BLM Audit to support prison compensation crackdown

07 Mar 2016

The UK and Ireland’s leading risk and insurance law business, BLM has been engaged to carry out a comprehensive audit of prisoner compensation payments, as the Ministry of Justice launches an investigation into payouts.

In an effort to identify opportunities to reduce payments of damages and legal costs, BLM has  audited a sample of concluded personal injury claims submitted to the prison services over a 12-month period before reporting back to the department.

Announcing the review, Justice Minister Dominic Raab said: “We have ordered an independent audit to make sure we are not being taken for a ride. We want public money focused on protecting the public and reforming offenders – not fuelling the compensation culture.”

The review follows a year in which the taxpayer was accountable for £28.8million spent by the Prison Service in handling claims. Up £7million from the previous financial year, that figure includes damages, legal advice and legal representation.

BLM partner and head of public sector Michael Pether, who leads the audit, commented: “As in any area of the public sector, the Ministry of Justice is not immune to spurious and exaggerated claims levelled against it.  It is important to assess whether better and more efficient outcomes could be achieved.

“We hope this process can help to improve the way the Prison Service and the wider public sector handle claims and we look forward to sharing our findings later this month.”

Recent claims against the Prison Service include:

  • Lee Rigby killer Michael Adebolajo, who is seeking £20,000 following an incident at HMP Belmarsh back in July 2013. That claim is currently ongoing.

  • Terrorist Abdul Miah launching a claim for racial discrimination after he was searched by a female prison officer. He was seeking £2,000 in compensation but a judge dismissed his claim.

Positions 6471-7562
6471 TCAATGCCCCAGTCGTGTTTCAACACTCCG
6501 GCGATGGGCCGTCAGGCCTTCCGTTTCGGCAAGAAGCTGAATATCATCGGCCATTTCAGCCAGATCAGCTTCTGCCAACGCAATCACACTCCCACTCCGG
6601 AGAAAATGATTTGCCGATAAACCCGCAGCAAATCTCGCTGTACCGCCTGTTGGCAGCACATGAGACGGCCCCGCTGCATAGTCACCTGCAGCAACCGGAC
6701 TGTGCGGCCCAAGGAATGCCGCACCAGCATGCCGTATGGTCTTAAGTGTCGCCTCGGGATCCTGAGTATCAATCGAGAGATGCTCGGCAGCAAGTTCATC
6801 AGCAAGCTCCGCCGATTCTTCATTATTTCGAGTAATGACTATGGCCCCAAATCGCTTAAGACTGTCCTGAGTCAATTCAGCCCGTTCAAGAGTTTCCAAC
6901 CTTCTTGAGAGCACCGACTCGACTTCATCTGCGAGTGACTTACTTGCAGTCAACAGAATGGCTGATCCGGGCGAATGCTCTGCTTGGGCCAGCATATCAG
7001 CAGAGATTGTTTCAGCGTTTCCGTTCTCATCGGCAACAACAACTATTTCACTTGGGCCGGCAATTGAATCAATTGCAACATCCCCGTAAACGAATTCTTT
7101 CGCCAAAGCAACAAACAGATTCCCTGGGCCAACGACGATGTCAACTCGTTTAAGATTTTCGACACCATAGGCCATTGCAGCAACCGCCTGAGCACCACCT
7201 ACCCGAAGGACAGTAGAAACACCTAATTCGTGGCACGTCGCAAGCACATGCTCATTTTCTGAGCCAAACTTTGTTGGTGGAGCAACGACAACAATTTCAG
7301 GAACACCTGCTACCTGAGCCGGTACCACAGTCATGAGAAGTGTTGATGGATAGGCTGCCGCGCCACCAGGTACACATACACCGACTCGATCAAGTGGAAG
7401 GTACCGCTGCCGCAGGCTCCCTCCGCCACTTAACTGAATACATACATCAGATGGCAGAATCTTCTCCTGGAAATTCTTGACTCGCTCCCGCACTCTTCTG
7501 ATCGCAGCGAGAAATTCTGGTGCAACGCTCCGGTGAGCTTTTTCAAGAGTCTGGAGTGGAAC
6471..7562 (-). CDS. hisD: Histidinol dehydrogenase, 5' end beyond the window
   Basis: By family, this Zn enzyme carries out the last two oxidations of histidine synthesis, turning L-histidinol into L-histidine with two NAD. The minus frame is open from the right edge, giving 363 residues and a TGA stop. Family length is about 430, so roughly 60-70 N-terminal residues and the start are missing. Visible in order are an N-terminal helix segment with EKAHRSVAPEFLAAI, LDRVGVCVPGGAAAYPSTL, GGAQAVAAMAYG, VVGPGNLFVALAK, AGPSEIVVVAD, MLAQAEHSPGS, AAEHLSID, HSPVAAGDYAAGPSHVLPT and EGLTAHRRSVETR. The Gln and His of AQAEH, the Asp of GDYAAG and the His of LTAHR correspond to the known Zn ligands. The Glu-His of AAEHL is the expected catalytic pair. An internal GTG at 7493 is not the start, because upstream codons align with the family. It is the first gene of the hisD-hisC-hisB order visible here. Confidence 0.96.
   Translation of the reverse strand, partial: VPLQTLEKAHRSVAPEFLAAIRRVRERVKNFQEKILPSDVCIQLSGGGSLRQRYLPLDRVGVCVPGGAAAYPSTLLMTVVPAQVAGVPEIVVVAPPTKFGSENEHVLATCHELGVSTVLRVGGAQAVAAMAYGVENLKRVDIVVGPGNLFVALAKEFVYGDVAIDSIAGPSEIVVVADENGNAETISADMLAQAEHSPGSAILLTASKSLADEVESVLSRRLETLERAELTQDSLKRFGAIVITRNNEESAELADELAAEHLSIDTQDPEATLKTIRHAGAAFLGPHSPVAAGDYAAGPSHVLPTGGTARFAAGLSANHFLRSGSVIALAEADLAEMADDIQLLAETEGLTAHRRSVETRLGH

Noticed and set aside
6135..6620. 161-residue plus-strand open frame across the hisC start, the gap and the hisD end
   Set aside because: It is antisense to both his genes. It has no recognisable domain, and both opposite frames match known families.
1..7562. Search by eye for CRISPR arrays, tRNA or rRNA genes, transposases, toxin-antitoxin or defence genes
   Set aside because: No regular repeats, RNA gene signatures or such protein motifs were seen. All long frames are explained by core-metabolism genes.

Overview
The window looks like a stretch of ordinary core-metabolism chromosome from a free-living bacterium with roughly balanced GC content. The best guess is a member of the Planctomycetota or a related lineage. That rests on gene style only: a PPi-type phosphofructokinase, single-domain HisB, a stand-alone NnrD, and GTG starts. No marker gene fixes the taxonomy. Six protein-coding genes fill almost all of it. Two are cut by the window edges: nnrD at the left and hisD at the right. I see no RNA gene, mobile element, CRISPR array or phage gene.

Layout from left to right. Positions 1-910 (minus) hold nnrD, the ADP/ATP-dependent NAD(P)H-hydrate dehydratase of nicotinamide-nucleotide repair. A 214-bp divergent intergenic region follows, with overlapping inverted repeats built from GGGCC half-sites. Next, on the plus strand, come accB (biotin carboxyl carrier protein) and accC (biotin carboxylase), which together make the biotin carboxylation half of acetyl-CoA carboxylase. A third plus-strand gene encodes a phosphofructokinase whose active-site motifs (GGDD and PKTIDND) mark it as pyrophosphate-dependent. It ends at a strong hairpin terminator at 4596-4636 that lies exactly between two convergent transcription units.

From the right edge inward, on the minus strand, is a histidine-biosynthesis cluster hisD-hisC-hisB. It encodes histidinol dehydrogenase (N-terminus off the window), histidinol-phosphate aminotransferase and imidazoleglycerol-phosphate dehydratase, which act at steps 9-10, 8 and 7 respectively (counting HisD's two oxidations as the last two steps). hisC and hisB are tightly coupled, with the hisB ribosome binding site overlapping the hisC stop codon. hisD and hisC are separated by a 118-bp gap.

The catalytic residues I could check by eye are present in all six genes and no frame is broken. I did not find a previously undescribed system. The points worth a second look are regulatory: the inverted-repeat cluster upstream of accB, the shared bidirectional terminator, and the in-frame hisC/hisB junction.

•  Liquid bomb plotter Abdula Ahmed Ali, serving life with a minimum term of 40 years, looking for £400 compensation following an allegation that two boxes containing his personal possessions, including legal mail, were opened, searched and removed in 2013. His claim was dismissed.

  • Burglar Noel Jennings trying to claim £6,000 after banging his head while play-fighting with another prisoner. He tried to claim he had slipped on water caused by a leak at HMP Manchester. His claim was dismissed and he was jailed for a further 15 months for perverting the course of justice.

  • Robber Anthony Evans attempting to pocket £6,000 after claiming he had fallen from his bunk. His false claim was discovered and he was jailed for an additional six months for fraud.

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Disclaimer: This document does not present a complete or comprehensive statement of the law, nor does it constitute legal advice. It is intended only to highlight issues that may be of interest to customers of BLM. Specialist legal advice should always be sought in any particular case.

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Michael Pether

Michael Pether

Partner,
London


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